International Review of Environmental and Resource Economics > Vol 9 > Issue 3–4

Economic and Environmental Impacts of Fracking: A Case Study of the Marcellus Shale

Timothy J. Considine, University of Wyoming, USA, considine.timothy@gmail.com Nicholas B. Considine, Advanced Solutions International, Robert Watson, The Pennsylvania State University,
 
Suggested Citation
Timothy J. Considine, Nicholas B. Considine and Robert Watson (2016), "Economic and Environmental Impacts of Fracking: A Case Study of the Marcellus Shale", International Review of Environmental and Resource Economics: Vol. 9: No. 3–4, pp 209-244. http://dx.doi.org/10.1561/101.00000075

Published: 05 Sep 2016
© 2016 T. J. Considine, N. B. Considine, and R. Watson
 
Subjects
Environmental Economics,  Environmental Economics:Climate Change
 
Keywords
JEL Codes: Q35Q4Q51
Hydraulic fracturingMarcellus Shaleeconomic and environmental impacts
 

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In this article:
1. Introduction
2. Economic Benefits of Marcellus Development
3. Marcellus Environmental Impacts and Costs
4. Valuation of Environmental Impacts
5. Comparing Benefits and Costs
6. Conclusions
References

Abstract

While many studies examine the individual costs and benefits from fracking, there are no studies that provide a unified comparison of costs and benefits. This study attempts to fill this void by conducting a cost–benefit analysis of developing natural gas from the Marcellus shale formation in Pennsylvania. Using more than seven thousand well records, this study estimates production decline curves for vintages of Marcellus wells and their productivity growth over time. The value added created from constructing and operating a recent average Marcellus well is estimated. Environmental impacts are estimated based upon several thousand records of environmental violations impacting air, land, and water resources. Air emissions are estimated during the life cycle of the well from drilling, hydraulic fracturing, production, transportation, and consumption. Using estimates of environmental damage costs, the economic value of these environmental impacts is estimated. The economic benefits, including the environmental benefits from displacing coal, range from $14 to over $30 million with an expected value of $23 million per well. These estimates are likely a lower bound because they do not include the benefits that arise from lower natural gas due to shale energy development. Environmental impact costs range from $162 to $755 thousand per well with the largest impacts arising from diesel use by water pumps and trucks, forest disruption from pipeline construction, and methane lost during flow back and downstream methane leakage. These environmental costs were estimated using relatively high estimates for environmental impacts and damage costs. Unknown impacts may remain, however, from unreported environmental violations and from possible long-term health impacts. Nevertheless, this study finds that the economic benefits from fracking substantially exceed the costs of known environmental impacts.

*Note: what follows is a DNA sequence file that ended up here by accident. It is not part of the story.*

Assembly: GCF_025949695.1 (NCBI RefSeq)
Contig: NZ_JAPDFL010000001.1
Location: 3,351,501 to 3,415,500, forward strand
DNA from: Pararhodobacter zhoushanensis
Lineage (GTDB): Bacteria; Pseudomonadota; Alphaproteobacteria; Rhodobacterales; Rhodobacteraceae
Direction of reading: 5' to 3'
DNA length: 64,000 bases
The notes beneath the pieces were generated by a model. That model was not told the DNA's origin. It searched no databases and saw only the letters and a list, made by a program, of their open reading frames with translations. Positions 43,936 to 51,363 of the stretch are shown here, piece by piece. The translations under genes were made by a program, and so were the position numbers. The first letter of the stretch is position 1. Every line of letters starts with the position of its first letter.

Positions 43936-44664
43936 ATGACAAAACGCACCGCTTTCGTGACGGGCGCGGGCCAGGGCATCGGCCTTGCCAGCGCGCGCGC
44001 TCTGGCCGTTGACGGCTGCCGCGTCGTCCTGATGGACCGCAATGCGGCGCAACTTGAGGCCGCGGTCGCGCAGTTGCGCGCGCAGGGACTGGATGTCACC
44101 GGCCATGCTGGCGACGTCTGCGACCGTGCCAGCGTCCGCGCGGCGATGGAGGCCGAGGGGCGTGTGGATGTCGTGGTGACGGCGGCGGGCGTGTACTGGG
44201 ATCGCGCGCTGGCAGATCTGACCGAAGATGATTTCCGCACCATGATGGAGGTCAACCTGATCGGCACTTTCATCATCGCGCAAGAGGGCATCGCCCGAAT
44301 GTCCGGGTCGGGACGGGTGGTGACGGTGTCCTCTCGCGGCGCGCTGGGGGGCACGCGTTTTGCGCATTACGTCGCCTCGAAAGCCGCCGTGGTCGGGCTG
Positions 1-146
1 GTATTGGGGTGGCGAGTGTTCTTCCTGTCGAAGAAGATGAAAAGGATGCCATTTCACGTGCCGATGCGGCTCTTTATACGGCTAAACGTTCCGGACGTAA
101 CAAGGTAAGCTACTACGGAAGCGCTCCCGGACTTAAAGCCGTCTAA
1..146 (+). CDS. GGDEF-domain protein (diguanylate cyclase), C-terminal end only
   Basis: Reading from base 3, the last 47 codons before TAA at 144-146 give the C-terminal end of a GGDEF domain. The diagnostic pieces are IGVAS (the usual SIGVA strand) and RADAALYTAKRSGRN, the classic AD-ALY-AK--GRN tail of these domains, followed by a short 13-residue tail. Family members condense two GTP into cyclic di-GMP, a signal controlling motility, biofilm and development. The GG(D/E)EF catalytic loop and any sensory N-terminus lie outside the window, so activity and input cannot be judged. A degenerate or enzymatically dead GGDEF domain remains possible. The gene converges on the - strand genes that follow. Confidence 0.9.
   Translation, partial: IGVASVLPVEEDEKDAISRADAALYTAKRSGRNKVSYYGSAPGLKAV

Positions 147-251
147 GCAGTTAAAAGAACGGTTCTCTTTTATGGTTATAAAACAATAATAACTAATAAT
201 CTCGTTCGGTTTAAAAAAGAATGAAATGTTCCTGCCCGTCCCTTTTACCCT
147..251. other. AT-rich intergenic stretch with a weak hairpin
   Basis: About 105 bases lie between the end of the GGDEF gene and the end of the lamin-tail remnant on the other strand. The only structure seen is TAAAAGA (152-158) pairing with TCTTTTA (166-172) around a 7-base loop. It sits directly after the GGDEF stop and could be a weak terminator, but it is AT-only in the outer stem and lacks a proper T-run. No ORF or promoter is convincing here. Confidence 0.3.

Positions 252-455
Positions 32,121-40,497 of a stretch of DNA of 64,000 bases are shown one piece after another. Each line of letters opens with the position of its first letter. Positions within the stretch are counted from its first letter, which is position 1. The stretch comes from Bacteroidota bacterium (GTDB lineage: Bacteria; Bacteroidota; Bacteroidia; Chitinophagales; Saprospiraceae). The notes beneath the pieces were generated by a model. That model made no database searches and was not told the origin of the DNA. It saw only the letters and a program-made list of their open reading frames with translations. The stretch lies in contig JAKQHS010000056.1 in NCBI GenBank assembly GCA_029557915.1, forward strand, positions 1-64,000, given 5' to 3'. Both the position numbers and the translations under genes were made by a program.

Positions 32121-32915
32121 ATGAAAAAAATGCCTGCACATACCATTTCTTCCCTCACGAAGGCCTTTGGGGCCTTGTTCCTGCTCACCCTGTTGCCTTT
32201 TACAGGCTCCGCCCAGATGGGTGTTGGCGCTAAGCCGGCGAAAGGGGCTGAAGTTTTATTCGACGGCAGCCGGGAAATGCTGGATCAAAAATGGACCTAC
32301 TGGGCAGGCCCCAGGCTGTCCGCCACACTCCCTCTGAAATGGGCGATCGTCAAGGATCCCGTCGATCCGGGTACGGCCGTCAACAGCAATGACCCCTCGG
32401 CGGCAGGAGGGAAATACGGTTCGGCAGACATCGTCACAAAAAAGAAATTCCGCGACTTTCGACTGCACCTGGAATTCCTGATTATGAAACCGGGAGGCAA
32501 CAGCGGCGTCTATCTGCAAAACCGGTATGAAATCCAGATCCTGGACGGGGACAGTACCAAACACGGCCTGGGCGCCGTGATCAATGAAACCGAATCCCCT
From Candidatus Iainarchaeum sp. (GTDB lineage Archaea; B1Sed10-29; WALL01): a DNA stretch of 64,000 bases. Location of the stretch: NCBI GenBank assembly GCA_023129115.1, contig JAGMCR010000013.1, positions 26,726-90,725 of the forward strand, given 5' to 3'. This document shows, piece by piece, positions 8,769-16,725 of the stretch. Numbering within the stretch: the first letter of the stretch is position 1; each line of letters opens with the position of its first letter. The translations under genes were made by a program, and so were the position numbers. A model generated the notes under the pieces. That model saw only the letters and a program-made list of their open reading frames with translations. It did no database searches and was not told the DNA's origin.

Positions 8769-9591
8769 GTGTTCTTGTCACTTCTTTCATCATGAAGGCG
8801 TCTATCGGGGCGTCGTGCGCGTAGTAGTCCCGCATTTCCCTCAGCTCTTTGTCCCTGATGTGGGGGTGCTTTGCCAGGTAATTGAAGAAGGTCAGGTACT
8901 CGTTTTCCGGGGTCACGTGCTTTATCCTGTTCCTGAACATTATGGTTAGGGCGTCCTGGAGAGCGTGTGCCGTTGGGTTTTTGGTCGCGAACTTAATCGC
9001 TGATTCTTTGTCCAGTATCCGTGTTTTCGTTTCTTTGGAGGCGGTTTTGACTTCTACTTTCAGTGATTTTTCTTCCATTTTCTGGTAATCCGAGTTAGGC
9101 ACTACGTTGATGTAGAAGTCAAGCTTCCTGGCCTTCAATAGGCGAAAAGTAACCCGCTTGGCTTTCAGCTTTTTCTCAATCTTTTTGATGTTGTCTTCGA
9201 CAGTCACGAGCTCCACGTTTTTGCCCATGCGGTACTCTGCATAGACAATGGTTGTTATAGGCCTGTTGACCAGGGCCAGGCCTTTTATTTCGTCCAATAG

DOI:10.1561/101.00000075